As a matter of fact, Zimbabwean authorities are notorious for their vitriolic and toxic blame-games, that have virtually made them believe that they were some demi-gods – who were infallible and incapable of failing or making mistakes – such that, the only reason anything could go wrong in this country, would be as a result for some ‘third force’, or the act of ‘nefarious detractors’, and ‘bad apples’.
Indeed, as much as such a warped way of thinking may appear comical to an outsider, nonetheless, those who have to endure the heartless and cruel consequences of this behavior – which, quite honestly is very disturbing, and possibly borders on some psychopathological narcissistic personality disorder – have a different story to tell, as being governed by a leadership that has no sense of conscience, incapable of introspection and seeing anything wrong with their actions and decisions, and, thus, unable to repent and correct their ways, has always resulted in an ever-worsening state of affairs in the country, with no hope in sight.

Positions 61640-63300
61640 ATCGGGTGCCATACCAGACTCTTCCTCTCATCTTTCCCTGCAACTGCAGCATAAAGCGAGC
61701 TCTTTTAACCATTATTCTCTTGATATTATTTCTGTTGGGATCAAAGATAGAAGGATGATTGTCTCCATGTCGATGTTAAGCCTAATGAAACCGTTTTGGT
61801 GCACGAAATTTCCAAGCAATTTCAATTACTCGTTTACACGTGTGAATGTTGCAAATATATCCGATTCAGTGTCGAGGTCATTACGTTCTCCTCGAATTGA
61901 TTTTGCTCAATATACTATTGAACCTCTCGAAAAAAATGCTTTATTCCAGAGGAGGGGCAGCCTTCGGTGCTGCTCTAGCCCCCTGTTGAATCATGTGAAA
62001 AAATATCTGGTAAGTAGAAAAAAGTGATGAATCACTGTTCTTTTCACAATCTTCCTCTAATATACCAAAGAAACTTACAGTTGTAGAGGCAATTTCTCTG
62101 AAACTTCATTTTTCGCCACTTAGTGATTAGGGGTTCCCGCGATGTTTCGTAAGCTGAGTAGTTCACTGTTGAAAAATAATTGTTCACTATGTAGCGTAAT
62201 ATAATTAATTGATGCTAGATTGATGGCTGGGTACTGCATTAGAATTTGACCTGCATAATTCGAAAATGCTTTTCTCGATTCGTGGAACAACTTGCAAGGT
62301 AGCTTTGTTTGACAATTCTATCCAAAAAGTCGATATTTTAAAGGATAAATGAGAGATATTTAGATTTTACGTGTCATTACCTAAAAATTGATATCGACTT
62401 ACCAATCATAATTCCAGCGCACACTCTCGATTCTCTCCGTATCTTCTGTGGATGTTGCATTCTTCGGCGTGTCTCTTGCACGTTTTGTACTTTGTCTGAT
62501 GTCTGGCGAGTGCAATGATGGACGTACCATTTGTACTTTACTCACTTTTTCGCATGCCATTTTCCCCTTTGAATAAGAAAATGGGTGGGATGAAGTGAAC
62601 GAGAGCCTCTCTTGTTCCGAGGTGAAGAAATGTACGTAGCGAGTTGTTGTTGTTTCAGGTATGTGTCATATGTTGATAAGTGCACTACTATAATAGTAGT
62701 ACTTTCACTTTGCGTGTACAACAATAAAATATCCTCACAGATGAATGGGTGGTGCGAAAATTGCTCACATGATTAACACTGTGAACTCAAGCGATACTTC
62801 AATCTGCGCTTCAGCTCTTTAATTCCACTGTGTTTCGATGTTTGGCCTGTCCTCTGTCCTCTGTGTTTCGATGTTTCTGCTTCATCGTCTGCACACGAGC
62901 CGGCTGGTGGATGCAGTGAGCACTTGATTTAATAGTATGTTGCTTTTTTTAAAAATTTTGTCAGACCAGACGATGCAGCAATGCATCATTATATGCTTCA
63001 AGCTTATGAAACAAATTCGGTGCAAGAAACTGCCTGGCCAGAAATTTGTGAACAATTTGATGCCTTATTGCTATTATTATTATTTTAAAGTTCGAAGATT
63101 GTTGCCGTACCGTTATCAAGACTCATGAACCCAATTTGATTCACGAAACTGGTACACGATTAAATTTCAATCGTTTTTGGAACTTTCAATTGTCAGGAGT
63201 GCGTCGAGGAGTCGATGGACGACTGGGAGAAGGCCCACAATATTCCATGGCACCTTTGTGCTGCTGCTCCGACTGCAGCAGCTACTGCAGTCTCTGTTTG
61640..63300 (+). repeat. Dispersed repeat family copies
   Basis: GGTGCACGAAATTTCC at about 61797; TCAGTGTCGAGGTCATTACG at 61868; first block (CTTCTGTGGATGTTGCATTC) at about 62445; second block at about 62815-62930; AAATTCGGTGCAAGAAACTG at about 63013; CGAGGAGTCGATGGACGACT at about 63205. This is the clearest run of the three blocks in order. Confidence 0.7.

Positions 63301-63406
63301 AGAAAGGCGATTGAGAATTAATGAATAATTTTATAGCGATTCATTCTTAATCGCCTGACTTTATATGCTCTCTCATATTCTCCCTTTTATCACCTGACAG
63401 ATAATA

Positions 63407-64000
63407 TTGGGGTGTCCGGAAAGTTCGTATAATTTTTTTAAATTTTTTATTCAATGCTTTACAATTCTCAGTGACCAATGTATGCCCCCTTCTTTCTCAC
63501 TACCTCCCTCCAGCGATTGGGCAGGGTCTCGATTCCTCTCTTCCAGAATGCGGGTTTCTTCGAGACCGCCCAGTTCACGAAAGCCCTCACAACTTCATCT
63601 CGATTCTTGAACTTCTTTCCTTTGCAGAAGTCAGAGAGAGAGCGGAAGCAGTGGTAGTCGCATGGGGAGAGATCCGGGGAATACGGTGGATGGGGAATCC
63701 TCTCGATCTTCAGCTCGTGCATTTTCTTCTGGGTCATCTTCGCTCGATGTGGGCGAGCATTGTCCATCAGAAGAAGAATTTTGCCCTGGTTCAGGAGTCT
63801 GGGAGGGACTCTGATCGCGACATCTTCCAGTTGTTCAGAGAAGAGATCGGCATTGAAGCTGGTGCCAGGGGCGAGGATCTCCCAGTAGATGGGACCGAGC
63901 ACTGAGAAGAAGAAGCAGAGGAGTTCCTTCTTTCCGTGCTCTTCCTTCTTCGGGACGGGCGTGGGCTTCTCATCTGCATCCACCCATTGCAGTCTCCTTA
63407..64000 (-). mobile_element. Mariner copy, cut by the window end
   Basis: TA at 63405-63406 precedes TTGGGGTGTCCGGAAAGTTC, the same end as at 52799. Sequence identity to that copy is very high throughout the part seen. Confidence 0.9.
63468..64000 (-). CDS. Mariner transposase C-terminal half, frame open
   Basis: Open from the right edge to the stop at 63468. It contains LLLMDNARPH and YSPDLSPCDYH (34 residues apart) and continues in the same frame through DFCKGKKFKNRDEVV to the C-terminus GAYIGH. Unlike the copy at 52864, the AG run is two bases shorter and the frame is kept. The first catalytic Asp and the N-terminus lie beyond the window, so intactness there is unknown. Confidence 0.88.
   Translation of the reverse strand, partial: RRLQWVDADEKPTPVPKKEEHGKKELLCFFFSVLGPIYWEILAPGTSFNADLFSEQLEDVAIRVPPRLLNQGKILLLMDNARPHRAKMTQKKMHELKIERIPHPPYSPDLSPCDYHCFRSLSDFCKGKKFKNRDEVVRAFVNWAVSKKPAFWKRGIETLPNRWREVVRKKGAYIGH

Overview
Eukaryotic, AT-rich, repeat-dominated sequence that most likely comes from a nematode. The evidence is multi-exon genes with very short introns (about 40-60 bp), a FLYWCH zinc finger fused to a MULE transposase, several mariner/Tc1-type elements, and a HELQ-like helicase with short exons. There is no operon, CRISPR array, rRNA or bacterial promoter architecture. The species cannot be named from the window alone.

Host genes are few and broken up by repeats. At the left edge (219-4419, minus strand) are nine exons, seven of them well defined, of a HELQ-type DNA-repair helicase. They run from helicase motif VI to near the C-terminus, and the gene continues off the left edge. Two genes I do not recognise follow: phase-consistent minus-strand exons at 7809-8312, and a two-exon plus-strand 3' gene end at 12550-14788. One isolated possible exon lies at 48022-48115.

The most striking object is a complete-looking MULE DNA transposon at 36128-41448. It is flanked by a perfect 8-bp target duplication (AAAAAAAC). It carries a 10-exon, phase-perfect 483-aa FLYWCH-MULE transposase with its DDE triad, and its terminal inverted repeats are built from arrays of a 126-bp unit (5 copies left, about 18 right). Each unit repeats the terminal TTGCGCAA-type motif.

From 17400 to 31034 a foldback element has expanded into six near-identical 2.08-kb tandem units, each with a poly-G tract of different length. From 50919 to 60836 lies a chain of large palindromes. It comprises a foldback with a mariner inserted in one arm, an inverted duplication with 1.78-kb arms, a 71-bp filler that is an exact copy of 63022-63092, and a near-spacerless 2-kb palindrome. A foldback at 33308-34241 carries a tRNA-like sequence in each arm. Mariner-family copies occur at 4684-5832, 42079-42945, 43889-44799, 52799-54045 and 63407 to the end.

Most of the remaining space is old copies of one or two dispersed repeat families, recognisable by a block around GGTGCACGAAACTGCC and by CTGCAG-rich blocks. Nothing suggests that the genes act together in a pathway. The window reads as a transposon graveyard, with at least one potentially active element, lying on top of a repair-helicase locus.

Honestly, what hope is there, when a country is led by a group of people who can not link their unrestrained plundering of our abundant resources, for their own – and, their cartel friends’ – enrichment, whilst leaving nothing for nation-bulding, to the untold suffering that millions of Zimbabweans have had to endure for the past several decades?
Where are we headed as a country, when we have a government that can not even go through all its past statements, promises, and blueprints, in order to evaluate what they have previously assured the nation, yet, failed to fulfil, or what economic programs they have formulated, but proved to be seriously flawed – thereby, acknowledging responsibility, accepting to be held accountable, and finding a better way forward?
Yet, those same arrogant and unteachable leaders have the shameless audacity to point the accusing finger towards everyone else, except themselves – including the targeted sanctions imposed by Western countries on about 142 top officials and entities (linked to rampant corruption, state sponsored violence, electoral fraud, and economic mismanagement) whilst, at the same time, unleashing their fury on local social justice, labor rights, and opposition activists, accusing them of being conspirators, who are colliding with these foreign countries in causing instability, in order to effect an ‘illegal regime change’.